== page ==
Carleton likely didn’t help his case Monday when, asked why he should earn $4000 more than incumbent city attorney Ken Schatz, he began a rather long and nuanced answer with the explanation that he had attended Yale Law School, which he said was top-ranked when he graduated and top-ranked now. The Burlington Free Press led its story with the unfortunate response.
In an open letter to Weinberger sent Thursday, Carleton apologized for what he said were, “deeply regrettable statements I made on Monday about my education as a partial explanation for my proposed salary.” He noted that his response had also included reference to his professional and public service experience, but conceded that his explanation came out badly.
“Nonetheless, the remarks about where I attended law school were poorly articulated and, frankly, sounded terrible. Taken in isolation, they left the impression of my being an elitist who believes I am entitled to increased compensation merely by virtue of the school I attended,” Carleton wrote. “While that interpretation of my remarks was understandable, it does not nearly reflect my true feelings. That said, I take full responsibility for those remarks, and I am embarrassed by them. We all make mistakes. I made one here, and again, I am sorry.”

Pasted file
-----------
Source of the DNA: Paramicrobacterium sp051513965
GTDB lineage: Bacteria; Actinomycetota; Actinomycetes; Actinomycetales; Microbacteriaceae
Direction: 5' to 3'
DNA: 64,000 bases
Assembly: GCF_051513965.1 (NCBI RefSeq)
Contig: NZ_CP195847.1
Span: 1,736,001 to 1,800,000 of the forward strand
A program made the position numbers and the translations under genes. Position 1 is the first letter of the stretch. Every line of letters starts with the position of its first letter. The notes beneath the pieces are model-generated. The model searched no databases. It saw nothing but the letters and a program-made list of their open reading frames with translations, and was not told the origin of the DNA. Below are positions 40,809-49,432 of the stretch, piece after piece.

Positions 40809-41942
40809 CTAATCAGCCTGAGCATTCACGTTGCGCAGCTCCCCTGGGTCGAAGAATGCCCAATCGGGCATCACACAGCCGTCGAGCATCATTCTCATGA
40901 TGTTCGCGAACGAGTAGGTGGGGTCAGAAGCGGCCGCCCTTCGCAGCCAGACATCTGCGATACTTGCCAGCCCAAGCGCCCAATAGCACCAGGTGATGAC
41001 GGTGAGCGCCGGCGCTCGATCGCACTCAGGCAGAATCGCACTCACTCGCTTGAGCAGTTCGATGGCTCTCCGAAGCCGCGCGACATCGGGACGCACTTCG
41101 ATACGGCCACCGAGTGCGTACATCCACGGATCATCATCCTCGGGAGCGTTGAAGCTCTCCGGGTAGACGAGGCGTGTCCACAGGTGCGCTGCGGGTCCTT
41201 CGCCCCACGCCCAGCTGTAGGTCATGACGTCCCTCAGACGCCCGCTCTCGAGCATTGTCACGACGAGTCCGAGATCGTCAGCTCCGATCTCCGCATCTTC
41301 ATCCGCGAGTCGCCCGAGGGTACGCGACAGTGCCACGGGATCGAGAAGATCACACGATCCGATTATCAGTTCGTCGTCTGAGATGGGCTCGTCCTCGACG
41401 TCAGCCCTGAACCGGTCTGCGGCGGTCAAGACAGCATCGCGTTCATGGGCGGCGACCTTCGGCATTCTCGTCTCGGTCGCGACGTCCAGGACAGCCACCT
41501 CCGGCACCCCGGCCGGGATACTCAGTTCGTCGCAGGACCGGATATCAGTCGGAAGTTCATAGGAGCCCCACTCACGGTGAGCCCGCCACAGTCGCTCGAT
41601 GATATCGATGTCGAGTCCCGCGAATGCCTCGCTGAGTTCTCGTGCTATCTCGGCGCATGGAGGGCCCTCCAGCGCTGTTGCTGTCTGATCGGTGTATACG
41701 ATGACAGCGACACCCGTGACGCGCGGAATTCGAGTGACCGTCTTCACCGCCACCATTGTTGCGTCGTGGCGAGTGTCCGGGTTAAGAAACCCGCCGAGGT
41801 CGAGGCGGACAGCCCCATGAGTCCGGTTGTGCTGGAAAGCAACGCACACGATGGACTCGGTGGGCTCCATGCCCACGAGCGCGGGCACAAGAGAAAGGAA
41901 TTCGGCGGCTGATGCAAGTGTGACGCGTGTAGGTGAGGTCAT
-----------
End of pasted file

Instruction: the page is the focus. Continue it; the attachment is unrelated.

Noting several other concerns councilors had raised, Carleton said in his letter that he did not want to distract from Weinberger’s agenda — or the mayor's ability to work constructively with the council — and would therefore remain in private practice at Sheehey Furlong & Behm.
During Thursday’s press conference, Weinberger hastened to say he believed Carleton “may well have been approved” by the council. Nevertheless, he said, a divided vote on the council would have strained his relationship with the body, imperiling his goal of unifying the city after the strains of the Kiss administration.